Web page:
It takes years of hard work to bring your customers the perfect tree.
The day after Thanksgiving, families begin flocking to Summers Christmas Tree Farm, a few miles west of Madison, Wisconsin. They can roam 150 acres of hills and dales, full of beautifully shaped fir and pine and spruce, looking for that perfect tree. It’s a thrill to stand on the highest point, and gaze east to the state capitol, 25 miles away. For a few hours, they’re free of TV, radio, computer and (hopefully) even smartphones.
“It’s their memory maker,” says Judy Summers, who runs the farm with her husband Bill, who’s been involved in the operation since it offered its first trees in 1957. “The kids will never forget when they found the tree, and hw Dad or Mom cut it down, and they hauled it back to the car - maybe on a sled, or maybe their dog pulled it.”
“They might not want to come back when they’re teenagers, but when they’re older, with kids of their own, we’ll see them again. We have customers who are second and third generation.”
“It’s different now from when I was a kid,” says Bill. “Christmas is more of a production. People used to get their tree a few days before Christmas, and take it down in January. Now they want their tree just after Thanksgiving, get the lights on, and their favorite ornaments, and really enjoy it.”
In addition to the tree farm, the Summers have a Christmas shop, full of wreaths, ornaments and gifts, managed by their friend Brenna Hale (who also helps them through the complexities of their web site). Appleberry Farms even comes out three weekends before Christmas, serving hot apple cider, apple brats and more.
It’s a celebration - and a booming business. “We sell anywhere from 3500 to 4000 trees every year,” says Bill. “Most people cut their own, but we have pre-cuts too, mostly for baby boomers like Judy and I who don’t want the trek.”
Once Christmas Eve passes, Summers Christmas Tree Farm closes for the season, and things quiet down for awhile. Bill gets busy repairing his aging fleet - three tractors, jeeps, Cub Cadets and more - and doing other work in his shops. Usually about a third of the tree-cutting saws need their blades replaced.
Come spring, the real work begins. The Summers need to plant about 6,000 new trees every year. Years ago, they planted all their own seedlings on the farm, but it could be perilous.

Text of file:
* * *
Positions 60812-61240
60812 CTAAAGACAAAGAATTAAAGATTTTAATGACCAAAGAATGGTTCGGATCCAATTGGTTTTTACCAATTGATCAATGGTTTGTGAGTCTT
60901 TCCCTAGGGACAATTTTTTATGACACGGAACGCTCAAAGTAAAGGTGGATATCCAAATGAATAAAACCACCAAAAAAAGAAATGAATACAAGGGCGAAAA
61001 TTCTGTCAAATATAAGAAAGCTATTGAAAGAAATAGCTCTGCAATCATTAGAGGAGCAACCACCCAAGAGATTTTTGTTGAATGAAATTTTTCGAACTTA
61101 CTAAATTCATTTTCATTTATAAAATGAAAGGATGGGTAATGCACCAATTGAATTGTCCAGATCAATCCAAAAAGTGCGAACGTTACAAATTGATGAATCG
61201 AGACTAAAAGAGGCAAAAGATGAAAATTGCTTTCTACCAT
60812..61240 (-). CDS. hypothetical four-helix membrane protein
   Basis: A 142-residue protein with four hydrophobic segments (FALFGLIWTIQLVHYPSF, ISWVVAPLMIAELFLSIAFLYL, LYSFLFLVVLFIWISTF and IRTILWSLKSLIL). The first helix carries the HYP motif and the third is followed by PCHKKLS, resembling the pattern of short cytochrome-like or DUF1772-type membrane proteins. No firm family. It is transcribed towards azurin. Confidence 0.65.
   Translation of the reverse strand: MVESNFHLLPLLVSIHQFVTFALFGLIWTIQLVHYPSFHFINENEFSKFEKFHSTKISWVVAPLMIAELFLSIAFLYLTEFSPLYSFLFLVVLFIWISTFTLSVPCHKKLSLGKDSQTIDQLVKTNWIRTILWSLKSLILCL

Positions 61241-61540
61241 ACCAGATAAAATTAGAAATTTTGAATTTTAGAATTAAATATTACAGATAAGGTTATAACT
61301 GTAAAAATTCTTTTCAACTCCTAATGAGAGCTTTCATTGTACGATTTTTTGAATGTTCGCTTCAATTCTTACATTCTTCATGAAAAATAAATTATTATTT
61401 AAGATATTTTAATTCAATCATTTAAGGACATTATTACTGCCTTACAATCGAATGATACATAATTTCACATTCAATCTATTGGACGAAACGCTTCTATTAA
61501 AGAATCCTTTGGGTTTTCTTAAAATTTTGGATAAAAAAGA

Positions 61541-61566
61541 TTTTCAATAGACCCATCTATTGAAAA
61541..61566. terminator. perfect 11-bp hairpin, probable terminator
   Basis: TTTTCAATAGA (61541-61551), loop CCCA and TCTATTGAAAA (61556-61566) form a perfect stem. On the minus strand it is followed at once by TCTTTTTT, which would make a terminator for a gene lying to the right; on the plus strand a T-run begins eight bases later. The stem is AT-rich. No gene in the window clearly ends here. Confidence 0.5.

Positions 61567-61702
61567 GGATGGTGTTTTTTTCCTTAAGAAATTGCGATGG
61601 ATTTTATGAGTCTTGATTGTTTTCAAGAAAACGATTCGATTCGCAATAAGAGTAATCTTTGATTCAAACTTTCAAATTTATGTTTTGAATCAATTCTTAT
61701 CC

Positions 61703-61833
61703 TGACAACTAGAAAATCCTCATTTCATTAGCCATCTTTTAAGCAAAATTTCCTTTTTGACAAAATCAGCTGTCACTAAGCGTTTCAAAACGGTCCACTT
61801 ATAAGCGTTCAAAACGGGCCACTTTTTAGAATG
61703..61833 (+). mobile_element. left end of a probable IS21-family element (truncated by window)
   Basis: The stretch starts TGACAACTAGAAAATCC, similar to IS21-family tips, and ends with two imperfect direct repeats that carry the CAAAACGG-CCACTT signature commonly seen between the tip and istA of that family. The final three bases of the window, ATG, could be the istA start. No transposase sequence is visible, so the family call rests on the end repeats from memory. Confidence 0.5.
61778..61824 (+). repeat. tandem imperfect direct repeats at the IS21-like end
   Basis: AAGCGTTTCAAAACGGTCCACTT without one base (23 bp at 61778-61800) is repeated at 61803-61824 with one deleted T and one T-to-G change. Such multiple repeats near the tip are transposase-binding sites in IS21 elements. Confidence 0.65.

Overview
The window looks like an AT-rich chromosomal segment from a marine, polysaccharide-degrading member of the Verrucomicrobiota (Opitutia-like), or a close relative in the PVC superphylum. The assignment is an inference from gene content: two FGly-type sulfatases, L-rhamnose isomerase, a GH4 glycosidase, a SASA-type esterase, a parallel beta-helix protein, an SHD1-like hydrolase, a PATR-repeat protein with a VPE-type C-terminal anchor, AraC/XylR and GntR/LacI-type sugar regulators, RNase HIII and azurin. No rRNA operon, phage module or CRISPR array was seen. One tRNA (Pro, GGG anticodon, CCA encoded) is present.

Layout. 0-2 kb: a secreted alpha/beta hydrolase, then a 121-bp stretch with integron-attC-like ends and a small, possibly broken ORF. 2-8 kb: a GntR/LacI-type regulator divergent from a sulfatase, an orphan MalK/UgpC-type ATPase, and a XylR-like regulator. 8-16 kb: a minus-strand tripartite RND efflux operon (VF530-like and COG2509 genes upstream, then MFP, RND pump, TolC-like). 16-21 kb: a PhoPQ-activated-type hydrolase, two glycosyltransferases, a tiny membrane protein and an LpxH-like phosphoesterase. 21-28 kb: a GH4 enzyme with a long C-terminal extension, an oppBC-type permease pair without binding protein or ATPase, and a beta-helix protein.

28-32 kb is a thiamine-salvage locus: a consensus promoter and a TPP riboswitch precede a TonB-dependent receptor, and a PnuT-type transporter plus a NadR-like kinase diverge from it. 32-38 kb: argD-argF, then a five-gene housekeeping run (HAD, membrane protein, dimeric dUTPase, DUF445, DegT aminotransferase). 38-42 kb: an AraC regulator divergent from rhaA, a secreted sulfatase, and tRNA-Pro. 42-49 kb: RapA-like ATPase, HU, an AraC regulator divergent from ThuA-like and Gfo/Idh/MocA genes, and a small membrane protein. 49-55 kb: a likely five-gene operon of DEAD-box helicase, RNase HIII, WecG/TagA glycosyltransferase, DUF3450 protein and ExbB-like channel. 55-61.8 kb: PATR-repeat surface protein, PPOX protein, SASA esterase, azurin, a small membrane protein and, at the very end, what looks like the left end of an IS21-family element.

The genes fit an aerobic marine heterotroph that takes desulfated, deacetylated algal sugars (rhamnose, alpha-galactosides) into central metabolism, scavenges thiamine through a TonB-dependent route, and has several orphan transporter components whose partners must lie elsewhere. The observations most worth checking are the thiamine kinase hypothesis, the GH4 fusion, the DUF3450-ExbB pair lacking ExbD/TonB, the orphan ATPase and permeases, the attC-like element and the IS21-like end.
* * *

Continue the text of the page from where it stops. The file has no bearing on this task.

Bill remembers the spring when they were victimized by frost heaving. “The frost got down so deep, it just heaved up the seedlings. We’d find them all just lying on top of the ground.”
Nowadays most of the seedlings are raised in greenhouses, where they can safely reach their 12”-18” height. Some of them are shipped in from Michigan, the rest Bill and Judy pick up in their truck with an annual trip to Plainfield and Tomahawk in northern Wisconsin. “It’s a tight fit in the cab with a 60-pound aussie and a 70-pound border/lab plus the two of us,” says Judy. “No place for my feet, but our usual fun road trip!”
“The REAL reason for me to ride along is breakfast,” jokes Judy. They have favorite cafes that have become a cherished part of their routine.
What kind of trees do they buy? Bill and Judy have learned over the years that you’ve got to have a good variety, or you can get an unpleasant surprise.
“Up until the 80’s, Scotch pine was by far the most popular tree,” recalls Bill. “People like the deep green color, the way it keeps its needles, and the branches are stiff - easy to hang ornaments on.”
But then, a bombshell hit. “Martha Stewart said in her magazine that the only tree to buy is the Fraser fir,” says Judy. “So that’s all people wanted. You were in trouble if you’d only planted Scotch pine.”
Now the Summers have about 20 different kinds of trees on their farm. “People like different kinds of trees for different reasons,” says Bill. “The Fraser fir is still the biggest seller, but the Canaan fir (named after the Canaan Valley in West Virginia) has gotten popular too. It has a little bit of fragrance to it. People who remember the fragrance of their childhood trees still like the Balsam fir.”
All told, Bill and Judy have about 65,000 thousand trees on their farm. It takes 7-8 years to grow a pine to Christmas tree size, 10-12 years for a spruce or fir.
Starting about May, the trees have to be sprayed for pests, and fertilized. (Safety gear from Gempler’s comes in handy here, Bill mentions.) And the mowing begins, between the rows and elsewhere. But the big jobs are shearing and pruning - just imagine keeping 65,000 trees properly pruned! (Think, blisters.)
“When the trees get to be about three feet tall, we begin to shape them as Christmas trees,” says Bill. “It’s an art. We have to look at each tree carefully, the branches and the shape, before we even start pruning. Or the tree may need to be sheared.”
“People said to us, I love the look of your trees, but it’s hard to hang ornaments on them,” says Judy. “That’s when we went to axial pruning on fir and spruce, but continued to shear all the pine.”
Hard as the work can be, Bill and Judy love what they do, and probably can’t imagine doing anything else. “When you see the look of joy in a little kid’s eyes, when his family is loading the tree onto the car, it’s pretty darn cool,” says Judy.
So if you want to make a great Christmas memory this year, one that’ll last a lifetime, pay Summers Christmas Tree Farm a visit. Judy may even have a homemade ginger snap or two for you.